Miami on defense

It is somewhat surprising that the Miami defense was still the No. 4 unit in the NFL after 14 games given the number of injuries it has had. One of the major blows was a back problem that landed defensive tackle Daryl Gardener on injured reserve. Gardener was on his way to the Pro Bowl when his back began acting up prior to a Nov. 18 game against the Jets. It is an injury that has put his career in jeopardy.

The 310-pound Gardener was the key to Miami's run defense, which has suffered in his absence. Part of the reason is that Gardener's backup, Jermaine Haley, has been playing with a cast on a thumb he broke in October. On top of that, he strained his left calf against New England Dec. 22 so he may be questionable vs. Buffalo.

The other area that was hit hard by injuries is the secondary. Cornerback Sam Madison missed three games because of a shoulder injury, but returned to the lineup, though in recent games it looked like he avoided tackling in run support. Madison also twisted an ankle vs. New England Dec. 22. Strong safety Brian Walker also missed three games after breaking his thumb. Consequently, the Dolphins, who led the NFL with 28 interceptions last season, had only eight in the first 11 games in 2001. Still, Miami was the No. 2 pass defenses in the league.

Nickel back Jamar Fletcher, the Dolphins' 2001 first-round pick, started two games during Madison's absence. He had not recorded any interceptions through 14 games.

The pass rush is led by Pro Bowl defensive end Jason Taylor, who had seven-and-a-half sacks. Taylor matched up against John Fina in the first game and was handled well, recording just one sack. The Dolphins miss the pass-rushing prowess of Trace Armstrong who played opposite Taylor on third downs.

As always, Zach Thomas is the key to the linebacking corps, even more so now with weakside linebacker Derrick Rodgers out for the rest of the year with a dislocated shoulder. Career reserve Scott Galyon, a free agent from the Giants, will start in his place. He has bad knees.

The Dolphins like the physicality of Morlon Greenwood, the starter at strongside linebacker, but he hasn't made a major impact this season.

Key Matchup: Bills wide receiver Eric Moulds vs. Dolphins cornerbacks. Moulds had two long touchdown passes in the first game, burning Patrick Surtain on a short out that went for an 80-yard score and Jamar Fletcher on a long up pattern that went for a 54-yard score. There haven't been too many of those for Moulds this year, but perhaps there can be some this game as a nice way for the Bills to go into the off-season.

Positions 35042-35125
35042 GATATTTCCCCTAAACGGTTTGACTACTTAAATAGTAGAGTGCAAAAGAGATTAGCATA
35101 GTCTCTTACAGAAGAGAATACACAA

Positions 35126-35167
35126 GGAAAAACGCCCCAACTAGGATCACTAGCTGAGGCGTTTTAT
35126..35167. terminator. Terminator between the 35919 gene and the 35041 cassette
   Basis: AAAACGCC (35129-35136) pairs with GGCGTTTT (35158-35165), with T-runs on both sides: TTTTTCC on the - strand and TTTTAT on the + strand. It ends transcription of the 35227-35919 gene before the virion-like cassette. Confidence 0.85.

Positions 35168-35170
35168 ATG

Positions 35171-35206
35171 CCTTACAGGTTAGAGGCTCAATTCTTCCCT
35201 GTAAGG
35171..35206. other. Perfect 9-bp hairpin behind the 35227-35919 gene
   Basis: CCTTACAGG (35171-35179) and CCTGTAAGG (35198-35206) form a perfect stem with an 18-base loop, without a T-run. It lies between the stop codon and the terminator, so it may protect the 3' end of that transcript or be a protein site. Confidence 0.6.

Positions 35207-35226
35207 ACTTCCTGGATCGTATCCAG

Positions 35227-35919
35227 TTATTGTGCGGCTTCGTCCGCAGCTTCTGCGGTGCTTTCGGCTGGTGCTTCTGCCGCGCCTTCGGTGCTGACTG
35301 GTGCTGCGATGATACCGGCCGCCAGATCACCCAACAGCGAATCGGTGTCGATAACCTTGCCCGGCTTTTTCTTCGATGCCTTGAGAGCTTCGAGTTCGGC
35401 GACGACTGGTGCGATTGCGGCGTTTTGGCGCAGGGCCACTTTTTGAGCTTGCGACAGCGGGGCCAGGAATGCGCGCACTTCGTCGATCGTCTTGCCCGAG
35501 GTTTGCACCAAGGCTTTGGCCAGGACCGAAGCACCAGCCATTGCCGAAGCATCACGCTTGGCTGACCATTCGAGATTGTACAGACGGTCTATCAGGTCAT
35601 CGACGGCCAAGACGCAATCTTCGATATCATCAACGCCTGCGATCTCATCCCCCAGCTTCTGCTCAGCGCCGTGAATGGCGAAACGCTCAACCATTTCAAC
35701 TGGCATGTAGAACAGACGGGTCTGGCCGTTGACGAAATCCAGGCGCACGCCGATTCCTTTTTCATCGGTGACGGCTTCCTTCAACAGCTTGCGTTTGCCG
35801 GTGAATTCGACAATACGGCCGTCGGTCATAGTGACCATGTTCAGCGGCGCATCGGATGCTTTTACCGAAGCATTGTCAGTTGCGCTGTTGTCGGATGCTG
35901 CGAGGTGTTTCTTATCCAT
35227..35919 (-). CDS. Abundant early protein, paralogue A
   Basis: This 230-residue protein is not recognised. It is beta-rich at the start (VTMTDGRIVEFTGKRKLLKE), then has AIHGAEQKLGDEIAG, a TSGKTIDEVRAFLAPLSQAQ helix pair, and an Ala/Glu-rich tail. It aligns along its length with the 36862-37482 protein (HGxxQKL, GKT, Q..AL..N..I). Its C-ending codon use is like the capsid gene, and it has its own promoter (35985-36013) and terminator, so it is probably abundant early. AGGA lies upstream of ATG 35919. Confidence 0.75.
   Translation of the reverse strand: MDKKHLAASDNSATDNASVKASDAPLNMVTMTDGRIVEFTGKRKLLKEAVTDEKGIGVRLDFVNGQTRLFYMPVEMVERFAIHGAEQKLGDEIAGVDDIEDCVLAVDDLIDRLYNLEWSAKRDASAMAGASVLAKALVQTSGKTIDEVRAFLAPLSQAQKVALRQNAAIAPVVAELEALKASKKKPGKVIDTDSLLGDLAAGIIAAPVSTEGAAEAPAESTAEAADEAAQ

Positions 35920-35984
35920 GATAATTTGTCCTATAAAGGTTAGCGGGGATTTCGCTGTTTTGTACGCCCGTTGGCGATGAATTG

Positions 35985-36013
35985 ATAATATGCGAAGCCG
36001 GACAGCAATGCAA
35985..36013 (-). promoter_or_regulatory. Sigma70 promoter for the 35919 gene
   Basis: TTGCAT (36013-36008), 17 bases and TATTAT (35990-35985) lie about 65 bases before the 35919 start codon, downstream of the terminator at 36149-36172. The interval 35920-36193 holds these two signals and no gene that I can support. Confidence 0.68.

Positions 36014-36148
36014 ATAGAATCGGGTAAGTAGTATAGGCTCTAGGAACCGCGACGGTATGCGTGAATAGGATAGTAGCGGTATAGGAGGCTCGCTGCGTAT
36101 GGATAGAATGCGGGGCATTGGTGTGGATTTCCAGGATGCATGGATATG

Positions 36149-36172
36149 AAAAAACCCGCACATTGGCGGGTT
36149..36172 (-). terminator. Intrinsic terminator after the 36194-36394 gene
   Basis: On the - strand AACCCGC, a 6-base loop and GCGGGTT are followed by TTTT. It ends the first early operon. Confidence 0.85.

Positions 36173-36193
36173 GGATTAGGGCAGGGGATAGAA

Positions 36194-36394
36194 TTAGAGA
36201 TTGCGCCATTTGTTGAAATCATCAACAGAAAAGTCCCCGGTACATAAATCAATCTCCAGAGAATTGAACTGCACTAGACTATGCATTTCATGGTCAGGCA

The way to win: Trick plays. It's the last game of the year and the Bills have nothing to lose. The Patriots offense burned the Dolphins with trickery and Buffalo should too.

 

Defensive player to watch

LB 54 Zach Thomas

Ht: 5-11 Wt: 235

Zach Thomas is the unquestionable leader of the Miami defense. He doesn't mind saying what he thinks and he always gives 110 percent. It's that kind of fire that makes Thomas the player he is. The middle linebacker's 162 tackles entering Week 16 were 79 tackles more than anybody else on the Miami defense, although he has missed a few too many tackles in recent weeks – mostly because of Daryl Gardener's absence and the ability for offensive linemen to more easily get past the defensive tackle and occupy him. Thomas still is a sideline-to-sideline maniac, just not as effective as when he has big Daryl up front. He is still someone that the offense must account for.

 

Special teams

Olindo Mare was the top field goal kicker in the league hitting 94.4 percent of his field goal attempts after 14 games. He had only missed one kick all year – from beyond 40 yards. He hadn't attempted anything longer than 49 yards. Punter Matt Turk was ninth with a 36.9-yard net average. The Dolphins allowed a 5.3-yard average on punt returns, which was third in the NFL. On kickoffs, Mare boots them regularly inside the 10 and teams have average drive starts at the 26.6-yard line, which was fifth-best in the NFL. Chris Chambers returned kickoff and had a 22.5-yard average, which is pretty good. And Jeff Ogden returned punts and had a 10.2-yard average, which is also pretty good.